WiCipedia: Tech Falls High in Happiness Index & the Blue Collar-AI StruggleWiCipedia: Tech Falls High in Happiness Index & the Blue Collar-AI Struggle
This week in our WiC roundup: Techies are pretty dang happy at work; AI's effect on female blue-collar workers; college students are majority female though tech workforce lags; and more.
November 8, 2019
This week in our WiCipedia roundup: Techies are pretty dang happy at work; AI's effect on female blue-collar workers; college students are majority female though tech workforce lags; and more.
Despite tech's reputation for having double standards for different genders and races, people who work in tech are still some of the most satisfied with their careers. A study from CNBC and SurveyMonkey examined the happiness indexes of different professions, and found that 90% of tech workers are satisfied with their jobs. "With their high salaries, enviable perks, and jobs that really are changing the way the world works, tech workers are a lot better off than workers in struggling industries," the article states, though it also mentions that "big gaps remain" when it comes to tech being an industry where everyone feels welcome and is treated equally. (See WiCipedia: 'Trusting One's Dopeness' & the Happiest Women in Tech.) Figure 1: Glass Half Full What is there to be unhappy about when you've got great pay, helpful perks and
(we assume) premium coffee?
With 56% of college students identifying as women, and fewer men than ever enrolling in higher education, you would think there would be a trend to women taking the lead at jobs that require college degrees. University Business explains that colleges have been majority female for over a decade, yet women are still the minority in sectors like computer science due to cultural issues, not access to education. At the UB Tech 2019 Conference, experts gathered to talk about the topic and remediation tactics for women entering male-dominated fields. "It's not easy to be heard," Nada Marie Anid, vice president for strategic communications and external affairs at the New York Institute of Technology, said during the summit. "When women speak at meetings, they tend to be ignored. When they come up with an idea, someone else repeats the same idea and makes it theirs. Raise your hand regardless." (See Undeterred, More Women Are Applying for Technical Roles Each Year.)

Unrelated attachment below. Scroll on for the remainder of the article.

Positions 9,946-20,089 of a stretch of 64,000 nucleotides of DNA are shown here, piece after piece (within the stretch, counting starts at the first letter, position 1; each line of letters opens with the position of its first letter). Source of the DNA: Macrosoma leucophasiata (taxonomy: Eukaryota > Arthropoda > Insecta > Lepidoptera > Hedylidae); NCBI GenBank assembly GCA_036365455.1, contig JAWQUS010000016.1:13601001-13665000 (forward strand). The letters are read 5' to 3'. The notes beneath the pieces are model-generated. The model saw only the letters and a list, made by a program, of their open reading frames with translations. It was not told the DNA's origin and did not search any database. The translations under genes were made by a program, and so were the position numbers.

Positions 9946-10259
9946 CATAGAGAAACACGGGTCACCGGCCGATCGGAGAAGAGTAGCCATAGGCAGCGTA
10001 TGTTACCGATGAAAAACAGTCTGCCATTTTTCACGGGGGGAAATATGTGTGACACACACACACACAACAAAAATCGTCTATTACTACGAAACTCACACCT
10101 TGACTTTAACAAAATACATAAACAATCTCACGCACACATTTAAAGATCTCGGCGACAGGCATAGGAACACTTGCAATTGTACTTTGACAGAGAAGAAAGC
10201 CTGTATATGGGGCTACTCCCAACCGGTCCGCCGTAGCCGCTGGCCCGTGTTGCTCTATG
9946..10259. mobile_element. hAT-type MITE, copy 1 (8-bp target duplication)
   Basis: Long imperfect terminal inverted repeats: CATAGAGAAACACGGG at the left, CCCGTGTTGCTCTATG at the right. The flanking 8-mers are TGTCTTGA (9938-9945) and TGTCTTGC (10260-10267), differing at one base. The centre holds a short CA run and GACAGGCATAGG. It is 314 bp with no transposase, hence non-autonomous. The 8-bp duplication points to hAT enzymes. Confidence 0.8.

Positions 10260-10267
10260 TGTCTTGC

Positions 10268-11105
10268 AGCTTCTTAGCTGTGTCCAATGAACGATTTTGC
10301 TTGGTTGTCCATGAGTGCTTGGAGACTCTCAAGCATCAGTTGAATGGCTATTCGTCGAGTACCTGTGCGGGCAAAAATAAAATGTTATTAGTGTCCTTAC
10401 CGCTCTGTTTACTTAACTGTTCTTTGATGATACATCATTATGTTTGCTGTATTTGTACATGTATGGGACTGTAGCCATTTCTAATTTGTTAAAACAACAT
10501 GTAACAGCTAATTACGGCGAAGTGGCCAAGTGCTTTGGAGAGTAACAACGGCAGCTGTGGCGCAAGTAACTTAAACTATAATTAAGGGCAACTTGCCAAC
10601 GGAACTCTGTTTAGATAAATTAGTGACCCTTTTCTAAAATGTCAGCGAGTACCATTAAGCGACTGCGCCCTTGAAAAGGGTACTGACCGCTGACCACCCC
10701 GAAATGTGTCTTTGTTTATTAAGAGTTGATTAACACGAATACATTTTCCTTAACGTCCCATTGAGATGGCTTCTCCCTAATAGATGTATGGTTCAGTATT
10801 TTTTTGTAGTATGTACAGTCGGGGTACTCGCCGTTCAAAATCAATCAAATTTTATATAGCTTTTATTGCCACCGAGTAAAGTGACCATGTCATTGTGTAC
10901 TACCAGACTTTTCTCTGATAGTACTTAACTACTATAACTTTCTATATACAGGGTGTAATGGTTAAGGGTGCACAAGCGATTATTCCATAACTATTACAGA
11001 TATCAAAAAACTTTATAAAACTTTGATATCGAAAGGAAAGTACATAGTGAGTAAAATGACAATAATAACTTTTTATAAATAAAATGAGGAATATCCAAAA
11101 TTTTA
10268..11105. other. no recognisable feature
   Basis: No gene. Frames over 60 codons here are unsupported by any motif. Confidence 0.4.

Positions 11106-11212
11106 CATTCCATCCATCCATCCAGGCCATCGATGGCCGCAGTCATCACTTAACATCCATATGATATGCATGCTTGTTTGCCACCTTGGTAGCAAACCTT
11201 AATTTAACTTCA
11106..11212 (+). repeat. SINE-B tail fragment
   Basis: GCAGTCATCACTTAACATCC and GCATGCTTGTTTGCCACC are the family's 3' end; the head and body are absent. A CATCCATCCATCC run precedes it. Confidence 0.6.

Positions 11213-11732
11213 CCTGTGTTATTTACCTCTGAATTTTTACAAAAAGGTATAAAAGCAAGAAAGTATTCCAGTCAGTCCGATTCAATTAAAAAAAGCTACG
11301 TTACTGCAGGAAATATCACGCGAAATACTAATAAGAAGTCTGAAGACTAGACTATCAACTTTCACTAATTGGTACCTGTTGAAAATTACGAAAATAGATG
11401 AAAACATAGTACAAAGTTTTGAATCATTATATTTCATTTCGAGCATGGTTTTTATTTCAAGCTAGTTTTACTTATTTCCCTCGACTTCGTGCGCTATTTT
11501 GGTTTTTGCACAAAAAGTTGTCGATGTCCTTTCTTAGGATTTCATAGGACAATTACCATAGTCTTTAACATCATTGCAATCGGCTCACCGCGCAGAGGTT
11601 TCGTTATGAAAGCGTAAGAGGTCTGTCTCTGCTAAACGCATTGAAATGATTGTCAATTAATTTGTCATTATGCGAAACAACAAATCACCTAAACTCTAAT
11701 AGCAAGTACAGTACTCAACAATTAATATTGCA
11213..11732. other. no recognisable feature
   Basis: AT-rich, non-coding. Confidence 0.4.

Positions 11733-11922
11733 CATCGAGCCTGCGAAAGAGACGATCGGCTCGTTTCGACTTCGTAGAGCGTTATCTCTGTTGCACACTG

In order to ensure that all genders and races have equal opportunities at work as adults, it's crucial that they have the same resources and education as children. Yet The Hill says that "in K-12 education, ... far too few students are learning the computing knowledge and skills needed for participation in the future tech-driven workforce," and the shortages often fall on "students of color, rural students, and low-income students." They argue that in this day and age, computer science should be a required course for all schools to implement (and one that all students can access). Easier said than done, though without it, we'll have a very divided future of tech. (See HPE Launches Interactive Game Teaching Young Girls Critical Cybersecurity Skills.)
A recent article on Forbes addressed the effect of new technologies on blue-collar female workers, which admittedly isn't something we'd thought much about beyond the whole "the robots will steal our jobs" issue, especially when blue-collar workers will most likely be hit the hardest. Yet new technologies are also creating opportunities for women to break into male-dominated industries like trucking and construction. In construction, for example, instead of the worker physically having to do the labor, new innovations have made it possible for "robotics [to] assist the worker in picking up heavy loads," which means that strength isn't the defining factor in who snags the job. Likewise, new trucking technologies, such as "fleet tracking and navigation software" and intelligent alarms, have also made the industry safer for women. Who knew that the robots would be so egalitarian? (See Automation's Advocates in Downsizing Denial and How AI Will Impact Employment.)
— Eryn Leavens, Special Features & Copy Editor, Light Reading
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